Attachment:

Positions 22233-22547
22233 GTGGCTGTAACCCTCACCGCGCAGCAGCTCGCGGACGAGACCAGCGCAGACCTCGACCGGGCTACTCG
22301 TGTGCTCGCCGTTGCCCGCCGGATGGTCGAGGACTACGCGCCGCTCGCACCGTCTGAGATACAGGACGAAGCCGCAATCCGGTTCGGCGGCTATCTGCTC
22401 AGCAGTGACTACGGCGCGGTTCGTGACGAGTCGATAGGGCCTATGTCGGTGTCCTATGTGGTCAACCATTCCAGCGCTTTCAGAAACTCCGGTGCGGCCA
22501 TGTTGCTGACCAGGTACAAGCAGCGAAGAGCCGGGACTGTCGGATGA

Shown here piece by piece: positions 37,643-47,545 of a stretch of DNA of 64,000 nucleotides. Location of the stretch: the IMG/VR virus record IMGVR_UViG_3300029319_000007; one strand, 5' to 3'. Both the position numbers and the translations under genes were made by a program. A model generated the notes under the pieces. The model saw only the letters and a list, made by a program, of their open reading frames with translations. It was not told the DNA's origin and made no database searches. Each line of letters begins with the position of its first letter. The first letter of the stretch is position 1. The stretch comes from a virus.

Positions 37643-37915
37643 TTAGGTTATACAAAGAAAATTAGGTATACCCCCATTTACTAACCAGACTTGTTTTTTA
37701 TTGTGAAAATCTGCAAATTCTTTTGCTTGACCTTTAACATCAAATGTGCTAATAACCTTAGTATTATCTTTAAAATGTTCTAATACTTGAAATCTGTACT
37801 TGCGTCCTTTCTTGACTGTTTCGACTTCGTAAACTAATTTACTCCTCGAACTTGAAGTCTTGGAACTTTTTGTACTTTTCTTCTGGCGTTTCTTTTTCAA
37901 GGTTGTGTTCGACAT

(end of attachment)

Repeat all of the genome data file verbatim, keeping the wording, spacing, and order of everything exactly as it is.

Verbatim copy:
Positions 22233-22547
22233 GTGGCTGTAACCCTCACCGCGCAGCAGCTCGCGGACGAGACCAGCGCAGACCTCGACCGGGCTACTCG
22301 TGTGCTCGCCGTTGCCCGCCGGATGGTCGAGGACTACGCGCCGCTCGCACCGTCTGAGATACAGGACGAAGCCGCAATCCGGTTCGGCGGCTATCTGCTC
22401 AGCAGTGACTACGGCGCGGTTCGTGACGAGTCGATAGGGCCTATGTCGGTGTCCTATGTGGTCAACCATTCCAGCGCTTTCAGAAACTCCGGTGCGGCCA
22501 TGTTGCTGACCAGGTACAAGCAGCGAAGAGCCGGGACTGTCGGATGA

Shown here piece by piece: positions 37,643-47,545 of a stretch of DNA of 64,000 nucleotides. Location of the stretch: the IMG/VR virus record IMGVR_UViG_3300029319_000007; one strand, 5' to 3'. Both the position numbers and the translations under genes were made by a program. A model generated the notes under the pieces. The model saw only the letters and a list, made by a program, of their open reading frames with translations. It was not told the DNA's origin and made no database searches. Each line of letters begins with the position of its first letter. The first letter of the stretch is position 1. The stretch comes from a virus.

Positions 37643-37915
37643 TTAGGTTATACAAAGAAAATTAGGTATACCCCCATTTACTAACCAGACTTGTTTTTTA
37701 TTGTGAAAATCTGCAAATTCTTTTGCTTGACCTTTAACATCAAATGTGCTAATAACCTTAGTATTATCTTTAAAATGTTCTAATACTTGAAATCTGTACT
37801 TGCGTCCTTTCTTGACTGTTTCGACTTCGTAAACTAATTTACTCCTCGAACTTGAAGTCTTGGAACTTTTTGTACTTTTCTTCTGGCGTTTCTTTTTCAA
37901 GGTTGTGTTCGACAT